Okay! I will admit it! I have a big thing about shapes. Sometimes it keeps me up at night. Over the Christmas between planning what to do with all the leftover turkey the dog hadn’t managed to steal (I had no idea he could jump THAT high) my mind got to thinking about book resists and how introducing a hole in the resist would totally transform the shape of the piece. Then in the New Year I came across this felting challenge on social media (thank you Mia Hartgroves) which involved producing a wet felted interpretation of this watering can, created by the US Sculptor Rogan Gregory. In my mind it ticked all the boxes. I love the shaping around the handle and I reckoned the overall shape could be achieved with an asymmetrical book resist. Plus I got to put a hole in the resist!
First was the sketching. Not my strongest point but this year it’s on my to do list to practice more. Normally I just do my calculations in my head and visualise (no wonder I’m awake half the night). From a practical viewpoint I knew that I needed to get out the pad so I started small and grew the piece over a number of iterations. Soon I had my pattern as the drawing had grown sufficiently to fit on an A3 page. I reckoned when designing the resist that it was important that a line could be drawn through the pattern so that each page would have sufficient area to accommodate the laying down of the fibre. This was going to be especially important at the spout end of the design. Also, the placement of the hole for the handle was important as I wanted to capture some of the curvature on the sculpture. Once adjustments were made to accommodate these factors, I finalised the pattern and cut out the resist. The resist has three pages; two to accommodate the bulk at the bottom and one at the top. Therefore I cut the pattern twice, sewed along the centre of the resist and then stuck the two layers (where the handle was) together. At that point I was ready to felt. I chose Corriedale (grey) and I planned to embellish the piece with grey viscose. Viscose has a beautiful sheen so I reckoned I could capture some of the shine of the original piece with this fibre.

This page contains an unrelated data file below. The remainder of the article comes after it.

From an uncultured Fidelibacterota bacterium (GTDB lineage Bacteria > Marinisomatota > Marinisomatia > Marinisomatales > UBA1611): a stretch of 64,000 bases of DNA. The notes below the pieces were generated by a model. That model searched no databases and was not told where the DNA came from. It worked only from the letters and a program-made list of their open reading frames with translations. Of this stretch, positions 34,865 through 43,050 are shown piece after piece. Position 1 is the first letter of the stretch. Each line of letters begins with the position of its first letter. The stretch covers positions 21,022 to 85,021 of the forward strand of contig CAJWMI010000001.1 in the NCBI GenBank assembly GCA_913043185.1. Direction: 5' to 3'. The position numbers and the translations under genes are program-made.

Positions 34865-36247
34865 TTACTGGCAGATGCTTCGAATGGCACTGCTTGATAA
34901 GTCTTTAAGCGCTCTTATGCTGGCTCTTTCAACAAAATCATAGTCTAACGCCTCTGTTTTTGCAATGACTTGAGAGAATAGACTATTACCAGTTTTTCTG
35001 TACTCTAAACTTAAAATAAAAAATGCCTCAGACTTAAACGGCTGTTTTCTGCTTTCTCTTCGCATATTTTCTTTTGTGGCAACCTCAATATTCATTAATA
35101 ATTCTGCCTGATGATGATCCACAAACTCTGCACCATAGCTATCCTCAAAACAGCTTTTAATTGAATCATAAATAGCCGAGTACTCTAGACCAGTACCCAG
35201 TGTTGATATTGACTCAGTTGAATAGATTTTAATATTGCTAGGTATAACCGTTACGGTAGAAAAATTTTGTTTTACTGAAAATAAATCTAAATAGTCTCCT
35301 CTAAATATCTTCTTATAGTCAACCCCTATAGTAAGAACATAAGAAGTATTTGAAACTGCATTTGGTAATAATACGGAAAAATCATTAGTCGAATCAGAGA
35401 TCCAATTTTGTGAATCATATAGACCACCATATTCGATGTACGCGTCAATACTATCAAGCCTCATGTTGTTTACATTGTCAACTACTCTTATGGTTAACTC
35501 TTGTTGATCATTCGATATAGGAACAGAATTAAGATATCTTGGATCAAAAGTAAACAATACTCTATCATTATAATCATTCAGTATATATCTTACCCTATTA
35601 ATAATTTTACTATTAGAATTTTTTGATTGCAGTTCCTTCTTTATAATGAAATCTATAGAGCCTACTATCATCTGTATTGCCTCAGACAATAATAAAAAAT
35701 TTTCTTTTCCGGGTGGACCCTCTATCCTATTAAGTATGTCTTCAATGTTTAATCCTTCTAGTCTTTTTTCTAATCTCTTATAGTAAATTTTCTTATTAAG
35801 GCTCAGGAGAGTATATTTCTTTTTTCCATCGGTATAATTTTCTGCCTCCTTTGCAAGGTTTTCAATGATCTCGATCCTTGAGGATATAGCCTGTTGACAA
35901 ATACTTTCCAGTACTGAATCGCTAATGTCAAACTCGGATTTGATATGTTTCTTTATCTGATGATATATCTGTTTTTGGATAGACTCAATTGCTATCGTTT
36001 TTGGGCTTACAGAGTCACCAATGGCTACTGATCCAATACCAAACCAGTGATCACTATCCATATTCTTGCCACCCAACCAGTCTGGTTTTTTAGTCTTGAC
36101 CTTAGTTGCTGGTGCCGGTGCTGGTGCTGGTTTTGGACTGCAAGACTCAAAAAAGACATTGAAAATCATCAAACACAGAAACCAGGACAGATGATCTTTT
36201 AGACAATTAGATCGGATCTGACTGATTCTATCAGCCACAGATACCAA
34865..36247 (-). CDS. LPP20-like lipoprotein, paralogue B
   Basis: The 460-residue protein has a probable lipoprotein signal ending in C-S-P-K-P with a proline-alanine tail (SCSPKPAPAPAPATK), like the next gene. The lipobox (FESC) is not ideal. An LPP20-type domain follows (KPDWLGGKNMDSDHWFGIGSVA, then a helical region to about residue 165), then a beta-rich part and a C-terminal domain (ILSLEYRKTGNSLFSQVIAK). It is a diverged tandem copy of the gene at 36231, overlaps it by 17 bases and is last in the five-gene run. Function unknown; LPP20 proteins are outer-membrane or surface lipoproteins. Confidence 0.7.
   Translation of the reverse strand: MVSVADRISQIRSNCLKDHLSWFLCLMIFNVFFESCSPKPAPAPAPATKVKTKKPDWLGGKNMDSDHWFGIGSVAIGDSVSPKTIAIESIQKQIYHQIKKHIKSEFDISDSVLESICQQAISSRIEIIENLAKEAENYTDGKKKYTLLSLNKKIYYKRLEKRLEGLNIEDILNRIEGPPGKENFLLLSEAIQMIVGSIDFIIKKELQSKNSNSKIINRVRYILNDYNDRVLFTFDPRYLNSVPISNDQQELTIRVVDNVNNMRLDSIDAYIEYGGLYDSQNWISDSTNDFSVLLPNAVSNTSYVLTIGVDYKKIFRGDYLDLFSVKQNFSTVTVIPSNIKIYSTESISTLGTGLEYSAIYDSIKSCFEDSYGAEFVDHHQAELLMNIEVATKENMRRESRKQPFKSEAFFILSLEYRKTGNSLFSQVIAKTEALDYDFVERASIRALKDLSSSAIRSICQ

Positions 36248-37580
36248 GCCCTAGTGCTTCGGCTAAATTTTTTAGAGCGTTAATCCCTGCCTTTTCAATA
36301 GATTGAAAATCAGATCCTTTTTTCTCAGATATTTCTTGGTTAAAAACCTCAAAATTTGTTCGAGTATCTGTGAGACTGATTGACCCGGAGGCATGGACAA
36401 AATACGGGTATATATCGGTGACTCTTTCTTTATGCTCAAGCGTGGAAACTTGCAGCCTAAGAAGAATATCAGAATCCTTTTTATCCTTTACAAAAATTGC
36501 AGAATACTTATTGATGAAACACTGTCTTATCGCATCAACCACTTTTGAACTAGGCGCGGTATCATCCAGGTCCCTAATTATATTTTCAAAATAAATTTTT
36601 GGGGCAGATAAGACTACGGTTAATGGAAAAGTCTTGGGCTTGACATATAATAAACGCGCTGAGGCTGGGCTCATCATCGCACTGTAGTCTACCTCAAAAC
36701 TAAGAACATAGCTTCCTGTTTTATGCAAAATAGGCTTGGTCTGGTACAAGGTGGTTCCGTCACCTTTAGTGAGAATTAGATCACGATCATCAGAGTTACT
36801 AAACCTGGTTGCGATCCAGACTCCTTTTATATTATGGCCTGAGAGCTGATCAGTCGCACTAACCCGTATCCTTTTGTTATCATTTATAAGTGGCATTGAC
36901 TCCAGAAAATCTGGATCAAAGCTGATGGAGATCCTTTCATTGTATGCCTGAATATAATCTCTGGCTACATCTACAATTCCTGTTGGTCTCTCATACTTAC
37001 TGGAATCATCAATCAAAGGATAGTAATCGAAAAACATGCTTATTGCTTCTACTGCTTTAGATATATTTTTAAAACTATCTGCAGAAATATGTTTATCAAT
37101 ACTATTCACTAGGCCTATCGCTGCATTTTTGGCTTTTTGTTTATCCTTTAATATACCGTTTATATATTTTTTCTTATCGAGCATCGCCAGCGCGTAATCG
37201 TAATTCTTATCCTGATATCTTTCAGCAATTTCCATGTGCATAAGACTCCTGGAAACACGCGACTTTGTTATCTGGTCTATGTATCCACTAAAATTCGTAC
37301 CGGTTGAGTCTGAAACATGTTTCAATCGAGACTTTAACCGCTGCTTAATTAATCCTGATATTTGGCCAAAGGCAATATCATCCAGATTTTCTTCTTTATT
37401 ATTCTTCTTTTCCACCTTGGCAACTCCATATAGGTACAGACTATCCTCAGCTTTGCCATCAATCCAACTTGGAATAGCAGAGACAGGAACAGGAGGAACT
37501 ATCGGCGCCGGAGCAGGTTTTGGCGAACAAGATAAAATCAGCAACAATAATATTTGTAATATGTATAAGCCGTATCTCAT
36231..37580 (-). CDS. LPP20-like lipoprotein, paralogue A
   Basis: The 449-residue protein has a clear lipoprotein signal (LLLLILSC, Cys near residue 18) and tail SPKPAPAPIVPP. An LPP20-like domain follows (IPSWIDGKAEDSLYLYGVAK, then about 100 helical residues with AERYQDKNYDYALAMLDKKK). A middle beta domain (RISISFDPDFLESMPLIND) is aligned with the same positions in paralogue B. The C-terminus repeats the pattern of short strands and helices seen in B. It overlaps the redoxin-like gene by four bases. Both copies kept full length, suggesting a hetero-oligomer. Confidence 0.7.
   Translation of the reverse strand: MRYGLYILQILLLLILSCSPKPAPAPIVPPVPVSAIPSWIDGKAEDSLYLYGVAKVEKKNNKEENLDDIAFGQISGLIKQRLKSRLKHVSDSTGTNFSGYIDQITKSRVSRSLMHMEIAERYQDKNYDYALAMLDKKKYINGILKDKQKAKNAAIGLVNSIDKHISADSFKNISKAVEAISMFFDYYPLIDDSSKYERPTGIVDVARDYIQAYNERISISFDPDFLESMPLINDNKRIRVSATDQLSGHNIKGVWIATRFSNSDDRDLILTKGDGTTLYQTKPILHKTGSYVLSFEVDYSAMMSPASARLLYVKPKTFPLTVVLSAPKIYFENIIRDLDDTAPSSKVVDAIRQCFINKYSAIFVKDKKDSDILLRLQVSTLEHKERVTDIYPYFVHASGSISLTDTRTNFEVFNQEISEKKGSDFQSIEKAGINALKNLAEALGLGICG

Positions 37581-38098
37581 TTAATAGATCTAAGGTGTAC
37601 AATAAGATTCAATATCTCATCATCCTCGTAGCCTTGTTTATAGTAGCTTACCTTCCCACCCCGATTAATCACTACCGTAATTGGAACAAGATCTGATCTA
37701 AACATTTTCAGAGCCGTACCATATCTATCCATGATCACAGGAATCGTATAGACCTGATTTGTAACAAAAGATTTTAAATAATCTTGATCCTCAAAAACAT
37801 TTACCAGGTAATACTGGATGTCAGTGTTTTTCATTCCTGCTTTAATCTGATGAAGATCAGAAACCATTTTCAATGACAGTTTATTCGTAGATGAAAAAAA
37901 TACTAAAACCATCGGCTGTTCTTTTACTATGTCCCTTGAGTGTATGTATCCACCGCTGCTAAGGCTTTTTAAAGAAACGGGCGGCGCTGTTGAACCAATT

I started with the bottom page of the resist as this was the one part of the project which could remain undisturbed once it was laid down. First layer was laid north/south and second east/west as I wanted the top direction of the fibre to flow with the direction of the piece. Viscose was then added and it was wetted down. Once a skin had formed on the fibre I covered it with some light plastic (decorator’s plastic) and folded over the page, making sure that the plastic remained next to the fibre.
Turning my attention to the top (handle) side of the resist, I set about folding in the excess fibre from the underside. To avoid build-ups I trimmed back some of the excess by pulling away and discarding the fibre. I paid particular attention to the spout. As the Corriedale fibres were long there was a danger that I would end up with a build up of layers at the top of the spout. I did the unthinkable and cut back some of the excess with my scissors. Then it was time to lay down the first layer of fibres. Again in a north/south direction, I paid particular attention to two areas; I broke the long fibres in half so that I did not crowd (too many layers) the spout; I also took care when placing the fibres around the handle area – I laid the fibre on the bottom part of the handle and then tucked it into the other side of the resist. Once that was safely tucked away I was able to continue to cover the rest of the side tucking in the fibre about the remaining section of the hole. I laid down only one layer and repeated the process on the other side of the resist.